Malaria is a global scourge. Over three billion people are at risk of infection by the malaria parasites Plasmodium falciparum and Plasmodium vivax, which cause an estimated one million deaths annually. For many in sub-Saharan Africa, especially children, insecticide treated nets (ITNs) provide the only means of defense against An. gambiae, the mosquito vector of the parasites. Currently, pyrethroid insecticides (sodium channel modulators) are applied to ITNs, but continuous use of these ITNs has led to the emergence of pyrethroid-resistant strains of An. gambiae. To better manage resistance and thus provide better protection against transmission of the parasite, it is desirable to develop a new class of ITNs that possess a different mechanism of action. Currently available contact-toxic acetylcholinesterase (AChE) inhibitors (carbamates, organophosphates) possess very little selectivity for inhibition of An. gambiae AChE (AgAChE) vs. human AChE (hAChE), and are thus considered unsafe for deployment on ITNs. We have therefore undertaken several strategies to prepare highly AgAChE-selective AChE inhibitors. Redesign of an FDA-approved drug for Alzheimer’s disease led to two potent inhibitors of AgAChE (< 10 nM) and greater than 700-fold selectivity against hAChE. Aryl methylcarbamates were also reinvestigated to identify structural elements that confer high levels of selectivity for AgAChE-selective. Two distinct sub-classes of aryl methylcarbamates were identified that posess high selectivities for AgAChE (100-9,000-fold) while retaining good contact toxicity against wild-type An. gambiae. Protein modeling studies of ligand interactions with AgAChE shed insight on molecular basis for the observed selectivities.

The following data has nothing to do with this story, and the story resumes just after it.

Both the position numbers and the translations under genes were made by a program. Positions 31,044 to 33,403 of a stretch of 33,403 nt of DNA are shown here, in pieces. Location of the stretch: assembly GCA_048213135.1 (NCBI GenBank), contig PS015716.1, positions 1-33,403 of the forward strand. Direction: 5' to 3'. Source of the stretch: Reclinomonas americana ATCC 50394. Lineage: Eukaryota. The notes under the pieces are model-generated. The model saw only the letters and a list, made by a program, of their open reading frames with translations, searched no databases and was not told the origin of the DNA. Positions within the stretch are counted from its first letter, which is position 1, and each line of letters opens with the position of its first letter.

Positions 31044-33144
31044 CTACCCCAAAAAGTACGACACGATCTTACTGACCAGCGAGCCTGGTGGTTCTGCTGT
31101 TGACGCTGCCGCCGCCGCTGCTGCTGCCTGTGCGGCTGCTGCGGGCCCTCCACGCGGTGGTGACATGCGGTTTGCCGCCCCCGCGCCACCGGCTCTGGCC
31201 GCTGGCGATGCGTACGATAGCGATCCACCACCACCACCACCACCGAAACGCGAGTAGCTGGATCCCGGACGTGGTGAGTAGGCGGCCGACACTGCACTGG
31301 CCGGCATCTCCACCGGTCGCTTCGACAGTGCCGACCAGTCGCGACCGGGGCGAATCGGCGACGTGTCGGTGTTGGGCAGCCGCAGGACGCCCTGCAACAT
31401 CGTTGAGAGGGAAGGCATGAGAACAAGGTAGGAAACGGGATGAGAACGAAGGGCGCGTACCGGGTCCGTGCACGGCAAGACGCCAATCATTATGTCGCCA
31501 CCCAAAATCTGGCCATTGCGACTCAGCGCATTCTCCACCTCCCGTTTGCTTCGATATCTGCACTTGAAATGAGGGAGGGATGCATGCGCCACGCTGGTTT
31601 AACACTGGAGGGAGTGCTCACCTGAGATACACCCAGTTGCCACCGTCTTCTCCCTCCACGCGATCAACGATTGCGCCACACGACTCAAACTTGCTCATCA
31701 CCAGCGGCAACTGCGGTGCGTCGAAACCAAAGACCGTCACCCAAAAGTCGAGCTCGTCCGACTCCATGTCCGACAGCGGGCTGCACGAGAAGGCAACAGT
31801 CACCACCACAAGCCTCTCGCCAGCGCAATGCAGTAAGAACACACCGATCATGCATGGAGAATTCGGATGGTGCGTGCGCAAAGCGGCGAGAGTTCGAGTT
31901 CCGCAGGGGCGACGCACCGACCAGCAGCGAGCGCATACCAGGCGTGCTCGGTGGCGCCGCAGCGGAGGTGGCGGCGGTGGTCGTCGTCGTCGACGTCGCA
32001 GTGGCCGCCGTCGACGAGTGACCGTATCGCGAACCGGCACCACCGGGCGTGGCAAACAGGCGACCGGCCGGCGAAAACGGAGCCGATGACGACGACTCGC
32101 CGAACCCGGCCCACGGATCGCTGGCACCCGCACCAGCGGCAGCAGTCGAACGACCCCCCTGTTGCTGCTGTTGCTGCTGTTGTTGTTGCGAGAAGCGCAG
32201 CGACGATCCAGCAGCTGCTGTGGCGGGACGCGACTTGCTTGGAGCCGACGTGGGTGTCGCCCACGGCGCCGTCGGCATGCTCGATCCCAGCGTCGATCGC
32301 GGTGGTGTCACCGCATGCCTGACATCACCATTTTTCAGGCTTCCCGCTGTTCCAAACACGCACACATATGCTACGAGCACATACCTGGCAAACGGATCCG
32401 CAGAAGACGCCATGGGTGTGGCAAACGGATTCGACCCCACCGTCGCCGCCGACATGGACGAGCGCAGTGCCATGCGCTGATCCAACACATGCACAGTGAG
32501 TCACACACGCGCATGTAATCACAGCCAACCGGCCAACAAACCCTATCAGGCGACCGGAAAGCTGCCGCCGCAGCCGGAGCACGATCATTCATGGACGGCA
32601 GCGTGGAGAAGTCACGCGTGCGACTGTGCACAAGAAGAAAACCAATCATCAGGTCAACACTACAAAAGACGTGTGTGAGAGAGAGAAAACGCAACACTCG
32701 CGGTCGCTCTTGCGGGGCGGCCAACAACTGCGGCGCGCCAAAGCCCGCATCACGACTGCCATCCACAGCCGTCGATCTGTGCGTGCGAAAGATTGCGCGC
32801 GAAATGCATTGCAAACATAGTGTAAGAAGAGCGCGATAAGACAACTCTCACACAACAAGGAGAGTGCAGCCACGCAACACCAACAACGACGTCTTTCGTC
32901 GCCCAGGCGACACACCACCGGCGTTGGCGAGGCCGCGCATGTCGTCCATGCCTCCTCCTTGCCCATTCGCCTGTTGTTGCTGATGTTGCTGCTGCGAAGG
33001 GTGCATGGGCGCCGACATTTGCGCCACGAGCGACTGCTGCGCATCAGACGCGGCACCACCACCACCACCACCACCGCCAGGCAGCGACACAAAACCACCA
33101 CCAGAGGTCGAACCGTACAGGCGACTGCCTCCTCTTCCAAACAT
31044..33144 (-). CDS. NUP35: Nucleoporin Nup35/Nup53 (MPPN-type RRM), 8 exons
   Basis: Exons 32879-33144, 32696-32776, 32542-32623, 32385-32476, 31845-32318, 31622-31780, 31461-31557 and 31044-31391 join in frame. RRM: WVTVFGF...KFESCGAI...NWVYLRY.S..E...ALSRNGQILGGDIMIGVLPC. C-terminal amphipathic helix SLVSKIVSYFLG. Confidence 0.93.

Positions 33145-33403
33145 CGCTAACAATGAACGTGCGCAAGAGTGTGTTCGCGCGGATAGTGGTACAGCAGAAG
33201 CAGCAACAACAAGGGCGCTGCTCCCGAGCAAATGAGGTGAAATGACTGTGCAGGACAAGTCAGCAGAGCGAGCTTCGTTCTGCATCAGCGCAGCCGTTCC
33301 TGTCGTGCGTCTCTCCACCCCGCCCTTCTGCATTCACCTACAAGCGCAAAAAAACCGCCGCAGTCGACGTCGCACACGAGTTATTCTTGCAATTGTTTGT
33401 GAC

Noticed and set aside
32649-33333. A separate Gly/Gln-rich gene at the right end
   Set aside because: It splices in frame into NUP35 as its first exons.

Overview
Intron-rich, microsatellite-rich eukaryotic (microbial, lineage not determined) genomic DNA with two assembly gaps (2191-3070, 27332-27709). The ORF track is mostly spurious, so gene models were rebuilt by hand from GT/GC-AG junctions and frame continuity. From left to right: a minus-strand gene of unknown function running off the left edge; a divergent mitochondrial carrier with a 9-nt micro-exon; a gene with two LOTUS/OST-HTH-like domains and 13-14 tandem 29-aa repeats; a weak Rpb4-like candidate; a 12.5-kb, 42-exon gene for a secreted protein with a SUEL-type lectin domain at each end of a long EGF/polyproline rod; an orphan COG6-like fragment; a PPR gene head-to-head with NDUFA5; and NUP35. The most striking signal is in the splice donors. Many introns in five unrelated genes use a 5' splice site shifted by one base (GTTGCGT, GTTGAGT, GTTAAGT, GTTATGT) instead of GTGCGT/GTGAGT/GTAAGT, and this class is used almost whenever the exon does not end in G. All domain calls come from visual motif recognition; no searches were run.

Acknowledgement. This work was funded by grants from the FNIH/Bill & Melinda Gates Foundation, through the Grand Challenges in Global Health Initiative (GCGH-1497), and from the National Institutes of Health (1R01 AI082581-01).